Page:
Everything I know is running backwards now with you

    I, I love you
    When you don’t
    When you don’t do anything

    When you’re useless
    I love you more
    When you don’t do anything

  • Stephen

    @3

    What makes you believe it isn’t? John 3:16. “God loved the world (cosmos).” Grace extends to all. It is universal. Christ died “once for all.” That is exactly why it is good news and not “maybe” good news.

  • Stephen

    @3

    What makes you believe it isn’t? John 3:16. “God loved the world (cosmos).” Grace extends to all. It is universal. Christ died “once for all.” That is exactly why it is good news and not “maybe” good news.

  • http://christthetruth.wordpress.com Glen Scrivener

    I didn’t know Charles Williams had made such a link but recently I pursued the idea of heretical love in marriage – thinking about Arian, Modalist and Tritheist marriages:

    http://christthetruth.wordpress.com/2010/01/18/what-kind-of-oneness-part-two/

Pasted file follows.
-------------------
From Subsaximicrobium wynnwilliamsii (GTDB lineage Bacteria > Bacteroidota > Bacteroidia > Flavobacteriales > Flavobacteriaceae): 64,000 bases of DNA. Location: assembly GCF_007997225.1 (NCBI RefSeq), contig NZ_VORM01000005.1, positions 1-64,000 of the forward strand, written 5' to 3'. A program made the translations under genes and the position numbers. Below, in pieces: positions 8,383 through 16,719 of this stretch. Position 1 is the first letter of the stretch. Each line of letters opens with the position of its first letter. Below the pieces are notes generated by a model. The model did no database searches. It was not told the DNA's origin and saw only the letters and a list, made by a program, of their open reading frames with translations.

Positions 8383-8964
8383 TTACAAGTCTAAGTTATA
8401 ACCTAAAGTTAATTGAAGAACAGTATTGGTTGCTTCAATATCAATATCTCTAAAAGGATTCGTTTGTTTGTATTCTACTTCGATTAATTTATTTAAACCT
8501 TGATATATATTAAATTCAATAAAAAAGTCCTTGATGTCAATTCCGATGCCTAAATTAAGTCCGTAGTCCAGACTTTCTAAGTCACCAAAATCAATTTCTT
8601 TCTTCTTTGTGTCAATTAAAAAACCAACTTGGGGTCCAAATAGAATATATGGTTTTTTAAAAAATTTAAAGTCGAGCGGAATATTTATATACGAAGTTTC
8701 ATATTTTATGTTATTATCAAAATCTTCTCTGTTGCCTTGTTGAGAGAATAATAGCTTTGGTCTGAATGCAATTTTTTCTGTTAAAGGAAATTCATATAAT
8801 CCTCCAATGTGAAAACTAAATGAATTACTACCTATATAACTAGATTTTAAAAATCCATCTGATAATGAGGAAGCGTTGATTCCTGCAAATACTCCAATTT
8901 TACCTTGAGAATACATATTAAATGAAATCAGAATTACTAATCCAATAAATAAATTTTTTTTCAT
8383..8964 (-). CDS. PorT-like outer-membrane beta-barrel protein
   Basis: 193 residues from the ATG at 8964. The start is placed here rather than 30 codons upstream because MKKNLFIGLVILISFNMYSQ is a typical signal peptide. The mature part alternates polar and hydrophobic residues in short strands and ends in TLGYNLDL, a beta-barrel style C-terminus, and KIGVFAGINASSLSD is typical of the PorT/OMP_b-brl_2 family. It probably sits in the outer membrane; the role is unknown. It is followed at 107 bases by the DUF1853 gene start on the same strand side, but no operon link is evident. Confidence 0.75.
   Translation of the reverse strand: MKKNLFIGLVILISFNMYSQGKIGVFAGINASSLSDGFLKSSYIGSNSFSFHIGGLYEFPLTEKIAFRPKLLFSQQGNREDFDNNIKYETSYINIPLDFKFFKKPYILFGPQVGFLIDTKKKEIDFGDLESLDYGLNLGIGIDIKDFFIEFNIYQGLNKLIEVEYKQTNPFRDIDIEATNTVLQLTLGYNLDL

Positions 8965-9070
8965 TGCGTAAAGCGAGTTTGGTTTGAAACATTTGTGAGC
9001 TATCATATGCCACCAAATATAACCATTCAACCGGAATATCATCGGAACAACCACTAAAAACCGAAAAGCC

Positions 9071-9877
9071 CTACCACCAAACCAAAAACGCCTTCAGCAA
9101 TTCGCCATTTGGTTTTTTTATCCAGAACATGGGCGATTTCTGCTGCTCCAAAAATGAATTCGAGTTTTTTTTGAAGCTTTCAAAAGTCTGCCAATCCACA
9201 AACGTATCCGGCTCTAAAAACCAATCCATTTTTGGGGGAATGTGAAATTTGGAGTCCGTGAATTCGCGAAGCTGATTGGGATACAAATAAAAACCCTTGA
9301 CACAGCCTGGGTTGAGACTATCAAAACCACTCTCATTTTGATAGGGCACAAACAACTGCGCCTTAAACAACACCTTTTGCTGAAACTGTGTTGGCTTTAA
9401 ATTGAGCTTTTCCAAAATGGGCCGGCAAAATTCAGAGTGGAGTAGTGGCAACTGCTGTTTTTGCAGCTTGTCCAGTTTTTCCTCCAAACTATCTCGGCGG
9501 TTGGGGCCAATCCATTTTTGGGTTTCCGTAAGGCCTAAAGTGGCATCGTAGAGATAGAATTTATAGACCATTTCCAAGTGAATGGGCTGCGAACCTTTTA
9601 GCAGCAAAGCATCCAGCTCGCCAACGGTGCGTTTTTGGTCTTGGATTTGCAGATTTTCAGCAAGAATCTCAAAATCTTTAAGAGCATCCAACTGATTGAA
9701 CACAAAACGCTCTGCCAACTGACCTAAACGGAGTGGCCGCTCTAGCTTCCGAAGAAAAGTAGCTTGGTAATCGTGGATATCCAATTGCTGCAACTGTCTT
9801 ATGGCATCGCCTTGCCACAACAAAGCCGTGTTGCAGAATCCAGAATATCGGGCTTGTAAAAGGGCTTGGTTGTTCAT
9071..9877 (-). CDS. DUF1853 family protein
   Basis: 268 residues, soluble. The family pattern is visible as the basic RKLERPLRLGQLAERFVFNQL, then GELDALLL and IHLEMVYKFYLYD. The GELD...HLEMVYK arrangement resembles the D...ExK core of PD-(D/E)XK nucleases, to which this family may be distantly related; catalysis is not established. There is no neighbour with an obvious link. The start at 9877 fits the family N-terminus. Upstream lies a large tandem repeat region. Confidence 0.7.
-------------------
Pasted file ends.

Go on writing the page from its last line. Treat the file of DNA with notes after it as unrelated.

• http://christthetruth.wordpress.com Glen Scrivener

    I didn’t know Charles Williams had made such a link but recently I pursued the idea of heretical love in marriage – thinking about Arian, Modalist and Tritheist marriages:

    http://christthetruth.wordpress.com/2010/01/18/what-kind-of-oneness-part-two/

  • http://www.geneveith.com Gene Veith

    Excellent, Glen! I love the diagram, both as a theological illustration and for how it applies to marriage. Everyone, click Glen’s link.

  • http://www.geneveith.com Gene Veith

    Excellent, Glen! I love the diagram, both as a theological illustration and for how it applies to marriage. Everyone, click Glen’s link.


CLOSE | X

HIDE | X